Robert F. Friel - Chairman, President & Chief Executive Officer

So, OneSource had another good quarter. I mean, even though it comped against a strong, sort of mid-teen growth last year, it continued to grow double digit, so we continue to see nice progress there as we've talked about in the past. We think to a large extent our differentiation revolves around not only our capabilities and proven track record, but also the analytical capabilities we have with our informatics offering.

With regard to contracts, I would say at any given time we have a number of contracts that are coming through, and the back half of the year is not any different. So rather than spike out any particular ones, I would say, it's a continual process. I think we've mentioned in the past that a number of these contracts, or I'd say the majority of the contracts are sort of three-year tenure. And so in any given quarter we probably have a couple that are coming to, and we continue to be optimistic about our ability to either maintain the ones we have or win the ones we don't.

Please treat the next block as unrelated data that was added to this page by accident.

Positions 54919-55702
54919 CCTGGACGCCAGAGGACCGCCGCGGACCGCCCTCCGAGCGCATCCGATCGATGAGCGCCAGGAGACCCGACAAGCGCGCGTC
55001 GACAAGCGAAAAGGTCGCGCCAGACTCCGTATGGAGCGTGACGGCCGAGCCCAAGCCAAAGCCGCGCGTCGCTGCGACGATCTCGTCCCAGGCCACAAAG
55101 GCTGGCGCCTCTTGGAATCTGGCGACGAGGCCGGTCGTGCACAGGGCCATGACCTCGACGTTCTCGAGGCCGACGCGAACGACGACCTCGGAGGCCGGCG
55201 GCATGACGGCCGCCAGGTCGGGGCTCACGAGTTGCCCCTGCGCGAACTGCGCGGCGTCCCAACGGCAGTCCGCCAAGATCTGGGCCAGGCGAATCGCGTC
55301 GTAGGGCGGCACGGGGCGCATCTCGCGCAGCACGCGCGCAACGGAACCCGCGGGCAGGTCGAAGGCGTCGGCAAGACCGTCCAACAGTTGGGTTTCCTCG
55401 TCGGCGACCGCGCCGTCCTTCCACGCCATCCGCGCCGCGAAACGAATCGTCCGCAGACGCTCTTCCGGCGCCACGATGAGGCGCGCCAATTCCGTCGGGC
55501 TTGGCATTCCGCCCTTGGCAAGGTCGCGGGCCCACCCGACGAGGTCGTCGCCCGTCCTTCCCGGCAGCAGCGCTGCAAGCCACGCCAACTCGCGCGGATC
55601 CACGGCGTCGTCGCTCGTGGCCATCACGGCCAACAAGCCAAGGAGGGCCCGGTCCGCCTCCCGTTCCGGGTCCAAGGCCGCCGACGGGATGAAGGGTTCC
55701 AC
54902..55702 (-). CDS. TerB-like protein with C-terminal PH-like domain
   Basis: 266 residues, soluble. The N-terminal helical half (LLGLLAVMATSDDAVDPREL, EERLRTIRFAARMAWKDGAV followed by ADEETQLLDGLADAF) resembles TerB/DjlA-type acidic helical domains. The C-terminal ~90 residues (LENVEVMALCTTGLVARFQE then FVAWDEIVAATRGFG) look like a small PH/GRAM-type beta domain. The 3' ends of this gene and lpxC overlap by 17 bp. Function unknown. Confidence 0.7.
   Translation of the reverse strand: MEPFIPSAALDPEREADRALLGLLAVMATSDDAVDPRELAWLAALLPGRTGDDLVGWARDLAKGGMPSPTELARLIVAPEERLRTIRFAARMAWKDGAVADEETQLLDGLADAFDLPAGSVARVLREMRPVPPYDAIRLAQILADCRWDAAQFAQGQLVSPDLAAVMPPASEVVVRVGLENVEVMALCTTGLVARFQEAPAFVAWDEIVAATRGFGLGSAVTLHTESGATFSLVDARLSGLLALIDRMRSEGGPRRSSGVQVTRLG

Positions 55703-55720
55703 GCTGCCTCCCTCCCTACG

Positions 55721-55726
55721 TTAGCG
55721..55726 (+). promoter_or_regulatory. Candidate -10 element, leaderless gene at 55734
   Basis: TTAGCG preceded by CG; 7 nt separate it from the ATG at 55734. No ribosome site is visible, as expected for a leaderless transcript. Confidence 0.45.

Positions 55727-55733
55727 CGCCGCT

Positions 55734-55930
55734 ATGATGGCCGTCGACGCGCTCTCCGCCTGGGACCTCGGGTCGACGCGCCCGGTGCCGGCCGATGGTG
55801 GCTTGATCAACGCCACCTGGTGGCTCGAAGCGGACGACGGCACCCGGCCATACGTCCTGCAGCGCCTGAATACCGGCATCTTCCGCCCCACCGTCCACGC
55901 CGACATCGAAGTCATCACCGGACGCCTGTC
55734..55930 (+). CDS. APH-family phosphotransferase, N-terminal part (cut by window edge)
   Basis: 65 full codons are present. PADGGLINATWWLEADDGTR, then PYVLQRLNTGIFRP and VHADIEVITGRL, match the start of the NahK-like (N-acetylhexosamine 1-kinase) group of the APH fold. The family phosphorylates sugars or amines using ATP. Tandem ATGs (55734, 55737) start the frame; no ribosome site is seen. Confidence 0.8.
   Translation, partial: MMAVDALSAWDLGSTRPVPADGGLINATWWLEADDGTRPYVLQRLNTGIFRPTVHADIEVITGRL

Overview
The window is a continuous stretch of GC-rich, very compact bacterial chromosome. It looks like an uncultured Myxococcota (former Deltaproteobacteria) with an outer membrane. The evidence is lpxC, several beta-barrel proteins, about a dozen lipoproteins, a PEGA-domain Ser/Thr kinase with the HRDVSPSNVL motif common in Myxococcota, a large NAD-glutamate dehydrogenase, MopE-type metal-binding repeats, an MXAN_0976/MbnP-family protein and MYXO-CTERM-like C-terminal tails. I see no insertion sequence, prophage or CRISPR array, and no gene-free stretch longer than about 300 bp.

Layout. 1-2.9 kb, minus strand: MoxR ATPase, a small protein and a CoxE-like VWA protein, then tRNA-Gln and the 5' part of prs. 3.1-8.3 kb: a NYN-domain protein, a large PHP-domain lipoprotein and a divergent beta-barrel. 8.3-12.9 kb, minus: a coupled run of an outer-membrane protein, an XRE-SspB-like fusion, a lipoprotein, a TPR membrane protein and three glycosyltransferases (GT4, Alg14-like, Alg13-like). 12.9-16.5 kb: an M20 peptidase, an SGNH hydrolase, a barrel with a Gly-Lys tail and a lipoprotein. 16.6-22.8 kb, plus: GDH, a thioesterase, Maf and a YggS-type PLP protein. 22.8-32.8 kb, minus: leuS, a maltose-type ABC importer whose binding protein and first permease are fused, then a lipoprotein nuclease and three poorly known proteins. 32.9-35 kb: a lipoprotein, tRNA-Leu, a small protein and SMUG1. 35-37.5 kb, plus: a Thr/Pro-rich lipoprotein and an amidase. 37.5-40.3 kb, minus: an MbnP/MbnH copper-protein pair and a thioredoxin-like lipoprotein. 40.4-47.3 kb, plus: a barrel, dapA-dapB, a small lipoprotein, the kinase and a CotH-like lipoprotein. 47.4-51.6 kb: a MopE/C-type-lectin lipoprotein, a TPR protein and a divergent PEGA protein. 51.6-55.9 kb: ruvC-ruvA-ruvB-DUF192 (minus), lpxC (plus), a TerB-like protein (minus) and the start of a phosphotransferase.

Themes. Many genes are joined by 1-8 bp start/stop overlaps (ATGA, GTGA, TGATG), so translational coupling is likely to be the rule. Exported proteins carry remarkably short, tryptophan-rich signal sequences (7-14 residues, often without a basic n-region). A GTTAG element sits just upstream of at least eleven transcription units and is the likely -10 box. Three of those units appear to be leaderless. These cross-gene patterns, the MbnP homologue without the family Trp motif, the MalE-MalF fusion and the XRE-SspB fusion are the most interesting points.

Jack Meehan - Barclays Capital, Inc.

Great. And then just a two-parter on margins. Nice growth in the Human Health business, I thought there might be a little bit more margin expansion. I know you talked about some of the business investment there. Could you maybe quantify the amount of the new R&D going through that business versus the Environmental Health? And was there any change to your guide on R&D for the full year? Thank you.

Frank Anders Wilson - Chief Financial Officer & Senior Vice President

I think that – this is Andy. The majority of our incremental R&D is going towards Human Health, and a big piece of that is with the Vanadis acquisition. That will continue. I think you're going to continue to see our R&D, year-over-year, certainly higher. This quarter we were up 2%. I think that type of level of 6% or just north of 6% will probably continue in the second half, at least that's what the current outlook is. And again, we're not focusing all of our R&D in Human Health, but a big portion of the incremental R&D spend is in Human Health.